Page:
Disabled Facilities in Banff National Park
The Canadian Rockies’ Banff National Park has plenty to offer people with hearing, vision, mobility or mental impairments, and plans to make even more facilities accessible in the future. Facilities have improved significantly in recent years, and sights and activities that might once have been impossible are now very accessible.
Parks Canada Advice
“Most of the trails over the years have become accessible at least some of the way,” says Sylvina Kennedy, of Parks Canada. “There is parking close to the entrances and the wash services are all accessible. The best thing to do is come to the Banff Information Centre, where the guys there can advise the best trails to take considering mobility and weather.”
Johnston Canyon, Bow Summit, Storm Mountain and Lake Minnewanka boat tours have been some of the more traditional destination for the disabled visitor. The facilities are better and the slopes are less extreme. Coral Creek picnic area and Bow Lake are popular and beautiful places to have a picnic. The parking lots and paved wheelchair paths make very accessible.
Restrictions and Toilet Facilities
It is a great time for disabled visitors to come to Banff. There are still some annoying restrictions like the Banff Park Museum, where wheelchair users can only go on the first floor in the exhibits and discoveries area. But even the visitor centre here has been upgraded to permit access for all and there is also a hearing impaired phone. Wheelchair accessible public washrooms are located within half a block of the Banff Visitor Centre and also the Park Museum and in drive-in campgrounds and picnic sites in Banff, Lake Louise and along the Bow Valley and Icefields Parkways.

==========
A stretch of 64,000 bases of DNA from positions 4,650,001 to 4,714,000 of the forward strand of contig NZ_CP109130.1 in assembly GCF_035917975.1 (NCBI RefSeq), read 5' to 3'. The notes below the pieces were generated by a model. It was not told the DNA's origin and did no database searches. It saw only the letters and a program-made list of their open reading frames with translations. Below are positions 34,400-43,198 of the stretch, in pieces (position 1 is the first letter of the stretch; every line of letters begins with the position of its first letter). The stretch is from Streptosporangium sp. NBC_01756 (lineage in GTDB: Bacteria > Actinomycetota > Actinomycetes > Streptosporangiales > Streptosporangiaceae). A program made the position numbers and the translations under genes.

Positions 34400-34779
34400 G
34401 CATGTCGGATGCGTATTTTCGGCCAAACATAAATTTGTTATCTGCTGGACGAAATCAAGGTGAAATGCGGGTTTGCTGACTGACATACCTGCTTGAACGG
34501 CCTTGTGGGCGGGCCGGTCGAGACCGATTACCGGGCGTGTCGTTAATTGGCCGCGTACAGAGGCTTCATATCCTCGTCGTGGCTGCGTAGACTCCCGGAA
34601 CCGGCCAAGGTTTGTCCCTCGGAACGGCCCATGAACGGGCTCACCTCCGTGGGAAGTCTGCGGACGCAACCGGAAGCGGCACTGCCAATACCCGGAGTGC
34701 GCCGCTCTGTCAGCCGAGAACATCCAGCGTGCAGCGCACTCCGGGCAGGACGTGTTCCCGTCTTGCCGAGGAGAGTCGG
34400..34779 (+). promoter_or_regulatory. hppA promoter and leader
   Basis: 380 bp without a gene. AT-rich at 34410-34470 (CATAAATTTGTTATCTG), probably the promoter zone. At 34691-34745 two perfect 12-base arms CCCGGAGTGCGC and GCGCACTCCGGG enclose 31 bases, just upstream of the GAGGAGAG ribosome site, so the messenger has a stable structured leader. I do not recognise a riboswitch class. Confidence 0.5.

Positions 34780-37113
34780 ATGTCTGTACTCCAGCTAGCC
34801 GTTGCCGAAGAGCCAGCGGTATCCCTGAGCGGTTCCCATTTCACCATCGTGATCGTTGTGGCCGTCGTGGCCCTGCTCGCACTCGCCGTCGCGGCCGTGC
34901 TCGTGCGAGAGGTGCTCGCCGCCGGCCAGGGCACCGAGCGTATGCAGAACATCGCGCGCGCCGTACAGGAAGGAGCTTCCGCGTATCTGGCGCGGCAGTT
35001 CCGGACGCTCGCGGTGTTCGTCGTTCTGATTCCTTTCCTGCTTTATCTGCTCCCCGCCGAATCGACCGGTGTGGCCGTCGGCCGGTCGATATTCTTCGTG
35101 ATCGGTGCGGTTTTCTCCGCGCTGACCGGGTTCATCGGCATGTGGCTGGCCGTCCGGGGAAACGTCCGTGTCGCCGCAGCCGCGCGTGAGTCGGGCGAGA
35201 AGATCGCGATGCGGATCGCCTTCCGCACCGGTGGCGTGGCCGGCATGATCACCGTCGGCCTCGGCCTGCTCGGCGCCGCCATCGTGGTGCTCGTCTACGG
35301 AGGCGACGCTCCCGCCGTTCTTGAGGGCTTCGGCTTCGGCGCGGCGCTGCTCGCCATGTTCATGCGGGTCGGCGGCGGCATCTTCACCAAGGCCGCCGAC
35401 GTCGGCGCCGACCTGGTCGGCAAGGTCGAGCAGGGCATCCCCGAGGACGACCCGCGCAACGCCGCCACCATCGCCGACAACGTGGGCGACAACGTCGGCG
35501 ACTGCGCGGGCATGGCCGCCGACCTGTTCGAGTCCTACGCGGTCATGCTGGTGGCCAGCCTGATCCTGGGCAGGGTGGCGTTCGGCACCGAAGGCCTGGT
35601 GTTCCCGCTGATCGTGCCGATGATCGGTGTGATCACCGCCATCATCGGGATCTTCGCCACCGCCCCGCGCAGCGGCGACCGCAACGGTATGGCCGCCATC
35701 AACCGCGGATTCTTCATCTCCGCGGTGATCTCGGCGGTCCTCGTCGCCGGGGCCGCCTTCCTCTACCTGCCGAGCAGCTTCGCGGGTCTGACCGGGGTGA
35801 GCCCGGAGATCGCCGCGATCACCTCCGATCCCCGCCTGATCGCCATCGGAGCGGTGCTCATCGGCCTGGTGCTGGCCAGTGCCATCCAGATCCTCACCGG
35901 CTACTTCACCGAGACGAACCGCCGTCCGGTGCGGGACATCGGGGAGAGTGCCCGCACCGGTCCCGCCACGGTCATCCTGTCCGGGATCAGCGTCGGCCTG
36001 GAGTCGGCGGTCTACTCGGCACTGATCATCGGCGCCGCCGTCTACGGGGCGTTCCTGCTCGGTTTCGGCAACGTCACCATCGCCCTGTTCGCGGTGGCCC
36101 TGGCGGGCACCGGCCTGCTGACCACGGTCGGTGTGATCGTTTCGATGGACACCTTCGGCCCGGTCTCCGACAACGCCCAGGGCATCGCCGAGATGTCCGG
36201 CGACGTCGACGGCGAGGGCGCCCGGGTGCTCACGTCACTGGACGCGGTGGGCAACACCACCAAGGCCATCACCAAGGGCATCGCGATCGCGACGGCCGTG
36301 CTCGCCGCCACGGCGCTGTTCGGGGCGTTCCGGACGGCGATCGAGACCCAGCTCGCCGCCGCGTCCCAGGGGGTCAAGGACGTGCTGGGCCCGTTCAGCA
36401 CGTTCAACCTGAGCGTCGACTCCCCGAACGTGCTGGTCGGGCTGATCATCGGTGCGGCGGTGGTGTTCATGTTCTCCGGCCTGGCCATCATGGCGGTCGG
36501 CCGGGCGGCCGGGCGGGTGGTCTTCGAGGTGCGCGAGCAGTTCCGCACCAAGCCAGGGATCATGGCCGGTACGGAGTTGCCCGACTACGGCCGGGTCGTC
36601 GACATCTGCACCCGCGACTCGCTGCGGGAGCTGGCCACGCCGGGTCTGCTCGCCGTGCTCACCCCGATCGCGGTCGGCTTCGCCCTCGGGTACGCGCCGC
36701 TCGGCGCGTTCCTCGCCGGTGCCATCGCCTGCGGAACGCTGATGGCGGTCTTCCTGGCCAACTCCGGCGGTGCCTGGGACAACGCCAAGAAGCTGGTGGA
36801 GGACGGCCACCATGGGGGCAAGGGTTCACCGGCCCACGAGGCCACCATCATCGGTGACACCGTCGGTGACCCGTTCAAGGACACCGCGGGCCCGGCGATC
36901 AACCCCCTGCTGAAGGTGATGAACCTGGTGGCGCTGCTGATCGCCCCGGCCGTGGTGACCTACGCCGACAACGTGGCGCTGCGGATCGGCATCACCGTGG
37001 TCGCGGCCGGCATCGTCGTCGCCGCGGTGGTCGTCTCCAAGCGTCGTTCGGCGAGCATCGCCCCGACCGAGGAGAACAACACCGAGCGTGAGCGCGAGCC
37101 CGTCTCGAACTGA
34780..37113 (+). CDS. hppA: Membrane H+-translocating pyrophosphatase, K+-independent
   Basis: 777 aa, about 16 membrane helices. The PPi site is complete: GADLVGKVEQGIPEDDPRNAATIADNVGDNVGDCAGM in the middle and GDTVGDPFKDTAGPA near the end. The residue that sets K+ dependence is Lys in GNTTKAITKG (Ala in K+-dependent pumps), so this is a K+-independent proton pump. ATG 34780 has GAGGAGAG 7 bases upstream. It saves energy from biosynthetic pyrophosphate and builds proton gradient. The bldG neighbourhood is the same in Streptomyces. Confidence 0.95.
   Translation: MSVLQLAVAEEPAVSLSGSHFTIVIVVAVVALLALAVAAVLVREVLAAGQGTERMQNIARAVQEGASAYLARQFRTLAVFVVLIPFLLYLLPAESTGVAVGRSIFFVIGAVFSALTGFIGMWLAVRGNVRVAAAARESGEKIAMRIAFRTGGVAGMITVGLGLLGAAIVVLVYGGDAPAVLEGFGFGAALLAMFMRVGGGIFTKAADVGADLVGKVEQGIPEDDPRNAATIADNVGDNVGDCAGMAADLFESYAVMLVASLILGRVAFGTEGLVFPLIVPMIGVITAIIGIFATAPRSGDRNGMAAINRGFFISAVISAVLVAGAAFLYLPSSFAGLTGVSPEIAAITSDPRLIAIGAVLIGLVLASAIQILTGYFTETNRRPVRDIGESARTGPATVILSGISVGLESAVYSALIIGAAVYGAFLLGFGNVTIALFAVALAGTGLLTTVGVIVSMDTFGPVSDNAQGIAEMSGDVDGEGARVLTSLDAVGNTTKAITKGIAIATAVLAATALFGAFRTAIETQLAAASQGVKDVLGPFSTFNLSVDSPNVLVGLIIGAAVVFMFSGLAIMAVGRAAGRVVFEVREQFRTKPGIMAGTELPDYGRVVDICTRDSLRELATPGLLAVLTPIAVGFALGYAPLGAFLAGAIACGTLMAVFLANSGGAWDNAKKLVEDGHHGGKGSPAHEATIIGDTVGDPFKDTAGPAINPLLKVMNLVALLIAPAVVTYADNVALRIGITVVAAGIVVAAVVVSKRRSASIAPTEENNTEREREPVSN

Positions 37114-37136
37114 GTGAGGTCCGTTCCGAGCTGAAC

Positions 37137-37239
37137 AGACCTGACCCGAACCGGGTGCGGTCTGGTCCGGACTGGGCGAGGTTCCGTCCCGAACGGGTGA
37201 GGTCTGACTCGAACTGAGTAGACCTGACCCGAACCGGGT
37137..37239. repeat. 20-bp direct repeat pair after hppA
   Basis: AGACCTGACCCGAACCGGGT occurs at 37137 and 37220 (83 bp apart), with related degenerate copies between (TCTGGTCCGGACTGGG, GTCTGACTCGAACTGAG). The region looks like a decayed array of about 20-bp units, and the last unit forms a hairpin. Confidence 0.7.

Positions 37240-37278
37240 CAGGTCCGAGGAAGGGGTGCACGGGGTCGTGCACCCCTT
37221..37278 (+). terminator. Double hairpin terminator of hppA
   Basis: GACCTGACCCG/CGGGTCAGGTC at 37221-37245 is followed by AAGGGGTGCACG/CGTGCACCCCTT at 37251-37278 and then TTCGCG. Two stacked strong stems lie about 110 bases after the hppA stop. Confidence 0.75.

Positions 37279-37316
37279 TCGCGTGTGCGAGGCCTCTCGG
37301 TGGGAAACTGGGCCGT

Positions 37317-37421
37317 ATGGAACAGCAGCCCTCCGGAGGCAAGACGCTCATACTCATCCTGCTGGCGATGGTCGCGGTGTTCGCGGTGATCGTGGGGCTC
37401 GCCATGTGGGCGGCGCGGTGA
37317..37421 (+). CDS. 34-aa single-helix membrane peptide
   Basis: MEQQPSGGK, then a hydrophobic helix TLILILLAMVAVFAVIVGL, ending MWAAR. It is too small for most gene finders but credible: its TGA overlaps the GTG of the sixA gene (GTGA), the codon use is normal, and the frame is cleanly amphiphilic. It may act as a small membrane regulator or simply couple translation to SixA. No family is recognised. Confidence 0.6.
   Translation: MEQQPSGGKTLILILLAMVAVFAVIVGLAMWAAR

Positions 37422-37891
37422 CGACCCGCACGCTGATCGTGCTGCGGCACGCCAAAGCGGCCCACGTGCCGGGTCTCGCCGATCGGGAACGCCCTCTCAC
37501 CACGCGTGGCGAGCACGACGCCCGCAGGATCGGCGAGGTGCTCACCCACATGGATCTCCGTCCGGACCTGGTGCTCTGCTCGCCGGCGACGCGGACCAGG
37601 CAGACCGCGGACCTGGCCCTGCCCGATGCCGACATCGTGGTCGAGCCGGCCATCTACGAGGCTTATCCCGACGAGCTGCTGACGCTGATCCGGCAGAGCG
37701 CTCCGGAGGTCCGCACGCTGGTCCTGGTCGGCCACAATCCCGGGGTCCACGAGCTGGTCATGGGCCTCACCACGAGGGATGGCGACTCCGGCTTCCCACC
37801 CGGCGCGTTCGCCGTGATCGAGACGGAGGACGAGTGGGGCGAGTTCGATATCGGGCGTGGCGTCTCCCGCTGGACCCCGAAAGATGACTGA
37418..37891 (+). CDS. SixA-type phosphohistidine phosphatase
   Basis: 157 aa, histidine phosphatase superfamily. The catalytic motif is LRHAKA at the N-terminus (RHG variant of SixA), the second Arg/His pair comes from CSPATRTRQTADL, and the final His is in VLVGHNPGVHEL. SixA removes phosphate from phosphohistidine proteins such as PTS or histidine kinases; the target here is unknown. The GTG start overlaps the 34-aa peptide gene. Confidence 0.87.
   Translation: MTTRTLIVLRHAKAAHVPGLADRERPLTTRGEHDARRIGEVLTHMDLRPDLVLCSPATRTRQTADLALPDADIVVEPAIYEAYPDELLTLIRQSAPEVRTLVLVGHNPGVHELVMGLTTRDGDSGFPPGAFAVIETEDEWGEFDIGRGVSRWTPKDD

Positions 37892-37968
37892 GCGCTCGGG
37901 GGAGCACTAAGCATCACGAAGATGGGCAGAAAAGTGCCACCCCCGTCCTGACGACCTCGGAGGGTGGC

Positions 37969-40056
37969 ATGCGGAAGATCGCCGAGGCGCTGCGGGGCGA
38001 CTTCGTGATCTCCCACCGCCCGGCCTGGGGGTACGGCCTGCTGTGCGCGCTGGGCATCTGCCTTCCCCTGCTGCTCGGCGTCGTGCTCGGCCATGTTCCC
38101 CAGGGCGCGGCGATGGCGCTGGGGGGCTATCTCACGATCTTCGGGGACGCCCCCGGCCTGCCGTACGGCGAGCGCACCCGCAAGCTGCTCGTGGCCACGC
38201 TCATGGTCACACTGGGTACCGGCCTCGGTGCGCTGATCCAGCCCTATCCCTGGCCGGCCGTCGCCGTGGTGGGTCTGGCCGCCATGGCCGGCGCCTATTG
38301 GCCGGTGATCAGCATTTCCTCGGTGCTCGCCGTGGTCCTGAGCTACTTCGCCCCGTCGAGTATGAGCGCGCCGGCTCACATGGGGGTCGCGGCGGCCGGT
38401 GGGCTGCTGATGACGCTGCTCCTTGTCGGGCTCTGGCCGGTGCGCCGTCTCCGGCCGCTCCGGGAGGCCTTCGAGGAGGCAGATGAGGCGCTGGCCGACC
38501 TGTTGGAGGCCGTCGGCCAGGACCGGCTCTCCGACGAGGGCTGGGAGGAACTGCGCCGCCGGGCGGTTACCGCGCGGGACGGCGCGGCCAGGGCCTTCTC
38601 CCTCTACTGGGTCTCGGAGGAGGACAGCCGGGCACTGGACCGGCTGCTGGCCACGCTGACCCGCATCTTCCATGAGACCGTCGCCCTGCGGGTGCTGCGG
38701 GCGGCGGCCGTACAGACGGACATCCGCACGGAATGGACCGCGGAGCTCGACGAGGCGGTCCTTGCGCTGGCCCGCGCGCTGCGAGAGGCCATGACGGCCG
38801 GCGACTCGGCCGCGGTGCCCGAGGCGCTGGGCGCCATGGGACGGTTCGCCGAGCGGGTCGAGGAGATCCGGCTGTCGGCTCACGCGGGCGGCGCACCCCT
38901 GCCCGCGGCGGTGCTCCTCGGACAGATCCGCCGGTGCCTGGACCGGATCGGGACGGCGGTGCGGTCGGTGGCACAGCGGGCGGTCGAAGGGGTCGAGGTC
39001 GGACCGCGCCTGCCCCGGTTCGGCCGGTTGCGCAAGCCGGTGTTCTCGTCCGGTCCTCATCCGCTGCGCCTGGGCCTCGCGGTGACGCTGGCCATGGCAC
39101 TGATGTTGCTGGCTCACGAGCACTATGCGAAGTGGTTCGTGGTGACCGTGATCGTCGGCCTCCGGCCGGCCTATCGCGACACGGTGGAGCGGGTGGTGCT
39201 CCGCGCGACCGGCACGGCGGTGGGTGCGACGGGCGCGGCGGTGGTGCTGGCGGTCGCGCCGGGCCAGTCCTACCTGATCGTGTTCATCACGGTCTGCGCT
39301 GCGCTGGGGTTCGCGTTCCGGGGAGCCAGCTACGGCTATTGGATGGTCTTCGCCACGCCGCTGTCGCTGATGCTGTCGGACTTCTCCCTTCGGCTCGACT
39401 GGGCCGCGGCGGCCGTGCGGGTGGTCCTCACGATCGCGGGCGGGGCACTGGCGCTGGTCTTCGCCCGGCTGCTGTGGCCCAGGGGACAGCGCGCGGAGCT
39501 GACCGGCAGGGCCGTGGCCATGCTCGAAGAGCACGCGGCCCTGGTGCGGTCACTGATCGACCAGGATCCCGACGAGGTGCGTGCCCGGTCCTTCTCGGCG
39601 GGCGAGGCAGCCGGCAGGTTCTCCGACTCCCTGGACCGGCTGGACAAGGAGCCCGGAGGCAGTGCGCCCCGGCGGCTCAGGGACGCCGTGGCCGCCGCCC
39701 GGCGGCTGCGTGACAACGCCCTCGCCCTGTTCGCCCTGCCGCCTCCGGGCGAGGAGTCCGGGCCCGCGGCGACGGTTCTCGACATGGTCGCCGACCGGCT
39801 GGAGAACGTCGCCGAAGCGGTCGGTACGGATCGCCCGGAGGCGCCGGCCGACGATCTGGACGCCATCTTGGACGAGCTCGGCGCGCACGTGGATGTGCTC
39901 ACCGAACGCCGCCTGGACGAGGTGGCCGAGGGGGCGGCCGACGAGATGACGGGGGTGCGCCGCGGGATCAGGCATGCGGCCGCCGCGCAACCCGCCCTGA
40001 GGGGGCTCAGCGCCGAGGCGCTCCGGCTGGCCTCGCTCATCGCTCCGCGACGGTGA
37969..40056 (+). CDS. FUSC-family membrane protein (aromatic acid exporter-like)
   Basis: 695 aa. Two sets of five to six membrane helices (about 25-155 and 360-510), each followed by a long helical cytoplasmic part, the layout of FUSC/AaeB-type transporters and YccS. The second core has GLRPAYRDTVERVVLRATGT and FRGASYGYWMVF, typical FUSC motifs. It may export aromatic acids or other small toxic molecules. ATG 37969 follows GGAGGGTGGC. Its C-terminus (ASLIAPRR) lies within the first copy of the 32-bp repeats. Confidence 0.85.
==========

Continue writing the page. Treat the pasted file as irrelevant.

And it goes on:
Banff Visitor Centre
“The physically challenged can use and enjoy a good selection of trails throughout the park,” says Sharon Morgan, of the Banff Visitor Centre, “Surface treatments range from asphalt, cinders, crushed gravel and dirt. Many shorter trails are level or have only gentle grades. A lot of the Museums now have assistant hearing devices and close-videos for those with sight or hearing difficulties. The Cave & Basin centre is one of the best examples. As well as facilities for those with hearing and sight problems, they have an all terrain wheelchair surface, a huge wheelchair friendly bathroom and guides can even take you around the centre upon request. I would also strongly recommend Sulphur Mountain. It is well built so anybody can enjoy it. All the springs up here are completely wheelchair accesible. Oh, and of course the Banff Gondola, you can’t miss that!”
If you don’t succeed in renting a wheelchair or crutches from the pharmacies in Banff, the Banff Health Unit may be able to provide assistance and rent equipment (phone 762-2290, Monday-Friday).